Are you a part of any research or work projects? If so, what are you doing?

For my Master’s thesis, I am researching atypical responses to trauma and loss in 20th century literature. Coping with loss is understood as an often painfully distressing or sad experience, as individuals work through grief and try to come to terms with an absence, fill an emotional void, and move toward resolution. Elegies, or poems that express mortal loss and consolation, traditionally have similar aims. Yet not all mourners have positive feelings toward the dead or are able to resolve their grief. Some experiences are not as resolved and adaptive, and an author’s work may reflect an untypical, acerbic, complicated response that extends beyond “the five stages of loss.” I am researching authors like Sylvia Plath, Elizabeth Bishop, and Samuel Beckett to explore the complicated responses to loss within prose and poetry of the 20th century, a period in which traditional consolations and comforts are called into question.

How is Georgia Southern preparing you for your future career?

Studying literature has prepared me to think critically about real-world issues, examine and interpret texts, and communicate effectively, which are skills that have definitely prepared me for future employment in higher education. In the professional positions I have held at the university, I have also gained experience leading, tutoring, and teaching other students. Specifically, in my graduate and teaching assistantships, I have learned how to navigate issues within higher education and work with other faculty to design a program that impacts a large population of students. Both academically and professionally, Georgia Southern has helped me acquire the skills, knowledge, and experience necessary to succeed after I graduate.

The Grad Post Fall 2019, Student Spotlight, Ashley Thornton

Master of Public Administration

What drew you to Georgia Southern for your graduate studies?

I came to Georgia Southern for my undergrad…and just never left! I began working here as a student employee in Eagle Dining Services’ Catering Department and worked my way up to a full-time position after graduation. After a couple years, I was able to change jobs within the University and have now been the Administrative Specialist in the Office of the President for the past three years. The University offers a wonderful Tuition Assistance Program (TAP) which provides a great deal of help for employees pursuing additional education. Without this help, I never would have been able to attend graduate school. I am so thankful to Georgia Southern for that opportunity and for the support I’ve received from my office. I cannot wait to be a Double Eagle next Spring!

What are your Georgia Southern “points of pride?” What is one thing you are most proud of during your time here at Georgia Southern?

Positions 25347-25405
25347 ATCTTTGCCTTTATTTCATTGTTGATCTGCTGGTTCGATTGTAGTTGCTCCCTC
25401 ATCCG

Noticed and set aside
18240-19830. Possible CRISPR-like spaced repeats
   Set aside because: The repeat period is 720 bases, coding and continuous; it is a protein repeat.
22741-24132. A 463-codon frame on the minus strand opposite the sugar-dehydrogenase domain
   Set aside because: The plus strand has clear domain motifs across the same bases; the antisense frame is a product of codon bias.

One of my biggest points of pride is the connections I’ve made and continue to make here. Since my own educational path was pretty twisty and non-traditional, I’m able to help guide other students and provide advice from a very unique perspective. It is very rare that I walk around campus and don’t see someone that I know, either through work or classes. That’s such a welcoming feeling that has made this place feel like “home” for many years now. I love being part of this community and doing my part (however small it may be) to make others feel that way.

Are you a part of an internship or co-op experience? What are you doing? What are you learning?

As a full-time employee in the public sector, I am considered an “in-service” student in my program, so my every day job resembles an unofficial co-op of sorts. Every single class that I have taken thus far in my program has given me tools and knowledge that I can use in my current career. Being both an employee and a student makes for a truly interesting and productive learning environment (even though it can be very tiring!). I have already experienced many of the things we learn about in class, but my classes go beyond and build upon those experiences. They are teaching me the actual theory and best practices that contribute to the larger picture of how public organizations work as a whole.

How is Georgia Southern preparing you for your future career?

My English undergraduate degree already laid a strong foundation by developing and honing my critical thinking, analytical, and communication skills. These skills will never become obsolete no matter what direction the workforce takes in the future. My graduate program is expanding even more upon that. The M.P.A. program focuses on how to be an effective and efficient manager in the public sector, but this degree also stretches beyond just a job at a public organization. It is all about learning how to be an effective leader in general, how to manage people and resources according to their best interests and assets, and how to build better relationships and better organizations no matter where that might lead you. I’m gaining another invaluable skillset that will guide me in my current job as well as any other career that I decide to pursue in the future.